From iron berths to hi-tech hoists: 50 years of hospital beds

A ward bed is often much more than just a place of rest – for many patients it also offers comfort and security. Hospital beds have improved significantly over the past 50 years, evolving from fixed-form iron frames to easily movable units that can be electrically adjusted to meet a diverse range of patient needs and, in more recent times, make effective use of ceiling hoists and other advanced technologies.

A roving exhibition examining the history of hospital beds began in mid-December last year and will run until end-February this year, during which time it will have visited Hospital Authority (HA) Head Office and various hospitals in the seven clusters. Let's go down the memory lane to relive the years past.

Hospital bed flashback

Hospital beds in the 1960s were essentially ‘iron berths’ with no special features. Department Operations Manager of the Department of Surgery at Princess Margaret Hospital Cinderella Leung, recalls from her 30 years of service that many colleagues got bruised or injured from manually lifting patients. In some cases, it took a group of six colleagues to transfer a patient from one place to another. These static iron frames are now relics in the HA.

Hand-set beds were introduced into public hospitals in the 1970s, and gradually replaced the 'iron-berth' style during the 1980s. “By winding a small handle connected to a ratchet system, we could save some effort when lifting patients,” explains Cinderella. However, the winding often led to back and wrist strains among colleagues.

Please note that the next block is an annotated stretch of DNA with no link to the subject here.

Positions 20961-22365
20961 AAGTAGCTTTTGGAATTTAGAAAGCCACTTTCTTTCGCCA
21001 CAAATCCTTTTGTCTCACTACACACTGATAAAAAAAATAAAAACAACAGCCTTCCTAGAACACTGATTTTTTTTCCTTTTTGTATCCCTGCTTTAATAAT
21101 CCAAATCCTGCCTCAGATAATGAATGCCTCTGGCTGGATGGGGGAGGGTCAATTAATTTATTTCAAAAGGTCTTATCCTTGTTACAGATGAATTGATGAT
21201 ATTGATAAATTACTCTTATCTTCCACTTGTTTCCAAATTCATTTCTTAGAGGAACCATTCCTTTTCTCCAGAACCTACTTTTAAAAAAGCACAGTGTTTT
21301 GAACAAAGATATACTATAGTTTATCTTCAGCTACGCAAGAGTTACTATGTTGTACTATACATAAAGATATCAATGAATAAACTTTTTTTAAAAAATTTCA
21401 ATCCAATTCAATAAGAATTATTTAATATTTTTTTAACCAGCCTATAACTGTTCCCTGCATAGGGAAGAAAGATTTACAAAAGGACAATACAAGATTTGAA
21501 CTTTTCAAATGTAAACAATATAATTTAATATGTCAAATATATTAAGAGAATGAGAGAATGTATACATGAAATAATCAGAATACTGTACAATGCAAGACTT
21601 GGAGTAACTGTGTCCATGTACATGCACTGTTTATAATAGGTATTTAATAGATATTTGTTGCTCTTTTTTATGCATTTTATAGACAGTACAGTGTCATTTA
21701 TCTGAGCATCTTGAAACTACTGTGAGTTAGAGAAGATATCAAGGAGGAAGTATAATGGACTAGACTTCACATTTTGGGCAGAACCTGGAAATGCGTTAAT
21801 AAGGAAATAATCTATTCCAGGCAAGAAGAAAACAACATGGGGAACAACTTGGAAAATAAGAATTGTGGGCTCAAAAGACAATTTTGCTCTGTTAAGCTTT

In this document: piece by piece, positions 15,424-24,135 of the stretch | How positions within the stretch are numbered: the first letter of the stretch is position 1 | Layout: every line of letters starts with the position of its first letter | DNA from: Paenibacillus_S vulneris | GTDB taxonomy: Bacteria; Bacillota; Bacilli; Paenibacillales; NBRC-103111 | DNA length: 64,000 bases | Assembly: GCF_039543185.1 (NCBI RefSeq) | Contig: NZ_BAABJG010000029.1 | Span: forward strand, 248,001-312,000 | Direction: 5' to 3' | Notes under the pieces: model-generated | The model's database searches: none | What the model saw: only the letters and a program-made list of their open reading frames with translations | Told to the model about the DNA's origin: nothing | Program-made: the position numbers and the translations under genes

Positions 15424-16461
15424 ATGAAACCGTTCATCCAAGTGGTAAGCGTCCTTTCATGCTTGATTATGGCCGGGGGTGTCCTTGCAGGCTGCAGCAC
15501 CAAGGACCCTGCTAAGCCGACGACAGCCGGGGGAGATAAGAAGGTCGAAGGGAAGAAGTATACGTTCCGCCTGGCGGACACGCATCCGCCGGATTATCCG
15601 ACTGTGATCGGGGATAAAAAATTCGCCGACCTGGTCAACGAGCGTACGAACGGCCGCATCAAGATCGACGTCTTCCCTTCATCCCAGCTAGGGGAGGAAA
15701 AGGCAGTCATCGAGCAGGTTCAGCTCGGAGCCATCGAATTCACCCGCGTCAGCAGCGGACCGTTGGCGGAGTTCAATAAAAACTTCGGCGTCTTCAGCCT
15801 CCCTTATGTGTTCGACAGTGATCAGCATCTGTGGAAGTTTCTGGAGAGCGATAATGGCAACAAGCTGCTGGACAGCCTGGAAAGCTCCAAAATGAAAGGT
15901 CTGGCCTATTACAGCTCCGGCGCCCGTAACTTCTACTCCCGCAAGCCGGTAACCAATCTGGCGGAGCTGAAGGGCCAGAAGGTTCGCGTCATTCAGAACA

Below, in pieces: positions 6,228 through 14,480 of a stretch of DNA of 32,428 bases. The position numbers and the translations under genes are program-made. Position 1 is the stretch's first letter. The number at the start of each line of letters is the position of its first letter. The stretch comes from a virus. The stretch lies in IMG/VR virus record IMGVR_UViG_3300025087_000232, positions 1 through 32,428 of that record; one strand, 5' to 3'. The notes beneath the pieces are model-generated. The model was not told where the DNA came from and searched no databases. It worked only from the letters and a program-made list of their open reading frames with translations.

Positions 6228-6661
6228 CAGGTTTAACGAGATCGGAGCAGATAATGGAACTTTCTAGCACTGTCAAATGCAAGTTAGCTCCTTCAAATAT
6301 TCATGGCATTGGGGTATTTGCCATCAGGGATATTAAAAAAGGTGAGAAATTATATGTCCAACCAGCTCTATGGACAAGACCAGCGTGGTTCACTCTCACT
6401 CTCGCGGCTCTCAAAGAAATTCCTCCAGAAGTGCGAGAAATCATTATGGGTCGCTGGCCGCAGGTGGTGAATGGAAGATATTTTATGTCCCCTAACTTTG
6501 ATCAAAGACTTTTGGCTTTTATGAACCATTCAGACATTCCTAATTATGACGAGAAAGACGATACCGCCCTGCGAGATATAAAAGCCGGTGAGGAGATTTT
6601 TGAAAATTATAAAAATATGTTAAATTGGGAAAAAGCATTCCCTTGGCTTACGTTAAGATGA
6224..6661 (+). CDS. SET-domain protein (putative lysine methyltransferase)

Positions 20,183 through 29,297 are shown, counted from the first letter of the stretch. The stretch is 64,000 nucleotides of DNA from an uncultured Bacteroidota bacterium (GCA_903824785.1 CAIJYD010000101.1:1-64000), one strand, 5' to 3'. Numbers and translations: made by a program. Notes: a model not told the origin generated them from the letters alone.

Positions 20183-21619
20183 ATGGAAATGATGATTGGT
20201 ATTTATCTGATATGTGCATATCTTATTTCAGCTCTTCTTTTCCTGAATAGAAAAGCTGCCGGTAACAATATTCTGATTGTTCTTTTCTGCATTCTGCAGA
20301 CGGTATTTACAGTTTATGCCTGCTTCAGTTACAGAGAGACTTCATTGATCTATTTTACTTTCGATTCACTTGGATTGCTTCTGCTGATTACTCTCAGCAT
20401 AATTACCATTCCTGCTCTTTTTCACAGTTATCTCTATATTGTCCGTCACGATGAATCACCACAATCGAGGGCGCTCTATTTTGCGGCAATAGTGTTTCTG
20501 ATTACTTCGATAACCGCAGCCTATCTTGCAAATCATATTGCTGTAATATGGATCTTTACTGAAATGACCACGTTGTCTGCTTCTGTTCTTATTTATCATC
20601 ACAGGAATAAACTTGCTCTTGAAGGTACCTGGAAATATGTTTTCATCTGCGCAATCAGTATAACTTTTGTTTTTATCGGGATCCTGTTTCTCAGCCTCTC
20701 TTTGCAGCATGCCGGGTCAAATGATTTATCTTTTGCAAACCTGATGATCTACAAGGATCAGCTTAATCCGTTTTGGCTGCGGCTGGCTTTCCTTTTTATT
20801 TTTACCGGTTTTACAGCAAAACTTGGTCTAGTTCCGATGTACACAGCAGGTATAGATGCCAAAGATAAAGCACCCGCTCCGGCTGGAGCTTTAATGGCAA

Electrically-operated beds (e-beds) made their debut at some HA hospitals in the 1990s, and HA introduced more multi-functional e-beds in 2007. Ward Manager of the Department of Neurosurgery at Tuen Mun Hospital Chan Cheuk-Kui has experienced working with several generations of e-beds since the 1990s. He said e-beds not only give patients a sense of autonomy, but also reduce the risk of colleagues straining or injuring themselves and free up their time to focus on other clinical care services.

In 2014, a HK$253 million donation from the Hong Kong Jockey Club Charities Trust under the ‘Jockey Club Inpatient Facilities Modernisation Scheme’ has enabled over 6,000 e-beds, including standard beds on general wards and those designated for Intensive Care Unit and for Neurosurgery patients, as well as more than 520 ceiling hoist systems to be installed in public hospitals. 醫院管理局

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